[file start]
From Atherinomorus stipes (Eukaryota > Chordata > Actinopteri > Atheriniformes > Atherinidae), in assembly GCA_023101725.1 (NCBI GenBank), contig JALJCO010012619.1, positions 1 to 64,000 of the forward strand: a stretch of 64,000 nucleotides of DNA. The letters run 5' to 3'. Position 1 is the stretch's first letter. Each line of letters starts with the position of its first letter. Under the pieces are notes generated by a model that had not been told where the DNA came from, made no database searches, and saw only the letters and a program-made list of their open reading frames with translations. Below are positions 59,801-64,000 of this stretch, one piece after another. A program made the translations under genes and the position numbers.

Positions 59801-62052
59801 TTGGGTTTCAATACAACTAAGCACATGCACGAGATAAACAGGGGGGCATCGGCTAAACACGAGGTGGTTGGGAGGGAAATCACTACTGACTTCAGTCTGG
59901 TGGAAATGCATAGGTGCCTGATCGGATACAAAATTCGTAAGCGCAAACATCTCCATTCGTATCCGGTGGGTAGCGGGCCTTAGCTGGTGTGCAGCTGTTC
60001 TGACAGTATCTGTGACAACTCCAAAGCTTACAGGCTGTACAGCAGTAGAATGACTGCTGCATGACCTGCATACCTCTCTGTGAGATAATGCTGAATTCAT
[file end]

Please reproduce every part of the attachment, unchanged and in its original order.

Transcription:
From Atherinomorus stipes (Eukaryota > Chordata > Actinopteri > Atheriniformes > Atherinidae), in assembly GCA_023101725.1 (NCBI GenBank), contig JALJCO010012619.1, positions 1 to 64,000 of the forward strand: a stretch of 64,000 nucleotides of DNA. The letters run 5' to 3'. Position 1 is the stretch's first letter. Each line of letters starts with the position of its first letter. Under the pieces are notes generated by a model that had not been told where the DNA came from, made no database searches, and saw only the letters and a program-made list of their open reading frames with translations. Below are positions 59,801-64,000 of this stretch, one piece after another. A program made the translations under genes and the position numbers.

Positions 59801-62052
59801 TTGGGTTTCAATACAACTAAGCACATGCACGAGATAAACAGGGGGGCATCGGCTAAACACGAGGTGGTTGGGAGGGAAATCACTACTGACTTCAGTCTGG
59901 TGGAAATGCATAGGTGCCTGATCGGATACAAAATTCGTAAGCGCAAACATCTCCATTCGTATCCGGTGGGTAGCGGGCCTTAGCTGGTGTGCAGCTGTTC
60001 TGACAGTATCTGTGACAACTCCAAAGCTTACAGGCTGTACAGCAGTAGAATGACTGCTGCATGACCTGCATACCTCTCTGTGAGATAATGCTGAATTCAT